I was talking with a friend about her church. The church is a unique mix of young professionals like herself and older adults in their 60s and 70s. She had recently had dinner with the pastor and asked him what it was like leading a congregation with this age span. In his response, he mentioned that he has done a number of funerals in the time he has been there. When she asked him how many, he replied “About 40.”
Think about that. 40 funerals. I think the pastor has been there for 10 years, which means about 4 funerals a year. A funeral every quarter. If you were a pastor, think about how that would inform your sermons, your counseling, your prayers. How would you conduct weddings, baptisms, and christenings, knowing that death has touched not just you but your community?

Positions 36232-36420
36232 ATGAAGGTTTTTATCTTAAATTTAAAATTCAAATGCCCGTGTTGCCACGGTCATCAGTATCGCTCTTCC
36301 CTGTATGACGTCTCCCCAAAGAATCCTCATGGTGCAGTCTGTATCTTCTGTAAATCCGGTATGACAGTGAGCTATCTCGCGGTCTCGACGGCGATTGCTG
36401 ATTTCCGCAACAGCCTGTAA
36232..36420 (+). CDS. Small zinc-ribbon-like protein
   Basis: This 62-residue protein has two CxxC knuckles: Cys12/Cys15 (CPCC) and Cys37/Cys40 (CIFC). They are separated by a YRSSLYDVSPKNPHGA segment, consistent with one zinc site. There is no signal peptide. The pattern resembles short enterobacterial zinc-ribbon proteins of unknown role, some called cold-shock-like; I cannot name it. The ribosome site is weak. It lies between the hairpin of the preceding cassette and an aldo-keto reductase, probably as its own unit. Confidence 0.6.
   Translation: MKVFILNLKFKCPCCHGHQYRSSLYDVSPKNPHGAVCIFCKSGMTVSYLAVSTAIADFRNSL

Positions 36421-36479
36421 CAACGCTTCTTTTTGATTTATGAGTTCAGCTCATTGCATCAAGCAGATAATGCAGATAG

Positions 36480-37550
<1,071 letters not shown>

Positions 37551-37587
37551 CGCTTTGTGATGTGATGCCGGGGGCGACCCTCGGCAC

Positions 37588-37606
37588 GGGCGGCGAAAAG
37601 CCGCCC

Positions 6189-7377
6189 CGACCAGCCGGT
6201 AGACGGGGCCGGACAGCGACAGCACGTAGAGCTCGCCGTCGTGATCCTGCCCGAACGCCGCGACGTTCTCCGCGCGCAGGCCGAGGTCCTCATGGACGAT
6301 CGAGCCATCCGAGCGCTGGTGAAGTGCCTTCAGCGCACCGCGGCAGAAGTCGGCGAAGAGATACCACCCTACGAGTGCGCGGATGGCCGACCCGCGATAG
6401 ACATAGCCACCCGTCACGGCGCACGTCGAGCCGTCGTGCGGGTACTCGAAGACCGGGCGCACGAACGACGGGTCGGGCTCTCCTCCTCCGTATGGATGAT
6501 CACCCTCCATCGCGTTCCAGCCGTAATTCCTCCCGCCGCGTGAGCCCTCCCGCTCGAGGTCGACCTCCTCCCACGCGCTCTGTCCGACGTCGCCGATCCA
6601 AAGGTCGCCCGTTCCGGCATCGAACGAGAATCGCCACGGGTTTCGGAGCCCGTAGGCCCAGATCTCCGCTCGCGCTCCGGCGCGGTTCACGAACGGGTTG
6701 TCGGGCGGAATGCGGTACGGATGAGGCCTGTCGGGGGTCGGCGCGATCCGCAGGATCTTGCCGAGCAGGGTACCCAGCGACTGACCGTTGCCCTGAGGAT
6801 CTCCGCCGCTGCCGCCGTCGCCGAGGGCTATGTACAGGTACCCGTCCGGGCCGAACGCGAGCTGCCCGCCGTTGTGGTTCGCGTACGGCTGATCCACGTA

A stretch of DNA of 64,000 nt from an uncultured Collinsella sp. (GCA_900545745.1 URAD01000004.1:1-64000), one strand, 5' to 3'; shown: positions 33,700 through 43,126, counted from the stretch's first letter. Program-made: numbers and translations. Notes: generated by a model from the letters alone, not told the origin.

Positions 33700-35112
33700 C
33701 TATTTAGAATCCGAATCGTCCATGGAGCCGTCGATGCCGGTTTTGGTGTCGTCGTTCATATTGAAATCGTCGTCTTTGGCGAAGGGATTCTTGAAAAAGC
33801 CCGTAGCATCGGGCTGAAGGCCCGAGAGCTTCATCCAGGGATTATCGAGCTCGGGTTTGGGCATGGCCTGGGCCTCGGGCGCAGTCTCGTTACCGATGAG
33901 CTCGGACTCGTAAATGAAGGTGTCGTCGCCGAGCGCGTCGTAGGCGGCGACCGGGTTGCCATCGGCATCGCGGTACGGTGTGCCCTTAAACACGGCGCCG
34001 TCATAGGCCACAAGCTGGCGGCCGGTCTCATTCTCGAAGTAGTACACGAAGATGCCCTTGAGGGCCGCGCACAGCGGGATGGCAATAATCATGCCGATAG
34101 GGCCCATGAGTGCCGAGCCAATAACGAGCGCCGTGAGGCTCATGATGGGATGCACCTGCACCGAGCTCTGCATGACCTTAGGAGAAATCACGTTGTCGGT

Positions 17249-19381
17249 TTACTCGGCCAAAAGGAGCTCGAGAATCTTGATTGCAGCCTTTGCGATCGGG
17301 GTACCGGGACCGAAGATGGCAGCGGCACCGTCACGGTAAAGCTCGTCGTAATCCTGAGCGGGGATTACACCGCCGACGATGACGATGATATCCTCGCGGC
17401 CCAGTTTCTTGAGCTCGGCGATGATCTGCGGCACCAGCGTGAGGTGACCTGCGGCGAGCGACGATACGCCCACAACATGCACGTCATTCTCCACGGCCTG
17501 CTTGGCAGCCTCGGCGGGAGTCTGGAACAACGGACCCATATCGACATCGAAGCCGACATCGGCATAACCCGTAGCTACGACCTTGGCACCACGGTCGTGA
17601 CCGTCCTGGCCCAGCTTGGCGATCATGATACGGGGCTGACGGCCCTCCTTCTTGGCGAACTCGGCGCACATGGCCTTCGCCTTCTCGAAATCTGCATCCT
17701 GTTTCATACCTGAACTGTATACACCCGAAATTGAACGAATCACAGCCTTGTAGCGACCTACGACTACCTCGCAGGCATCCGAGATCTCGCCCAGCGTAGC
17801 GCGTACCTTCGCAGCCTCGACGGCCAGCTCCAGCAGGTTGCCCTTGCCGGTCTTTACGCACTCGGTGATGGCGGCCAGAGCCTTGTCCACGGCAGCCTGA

I have been a part of several church communities; most of them have been filled with young students or professionals. I have not experienced a death within community. A member might have a family member or a friend pass away, but not someone within the community itself. Yet when death happens, as terrible as it may be, it will be an opportunity for the community to embrace and support each other. Just as mourning is a season of maturity for an individual, so it is for a community.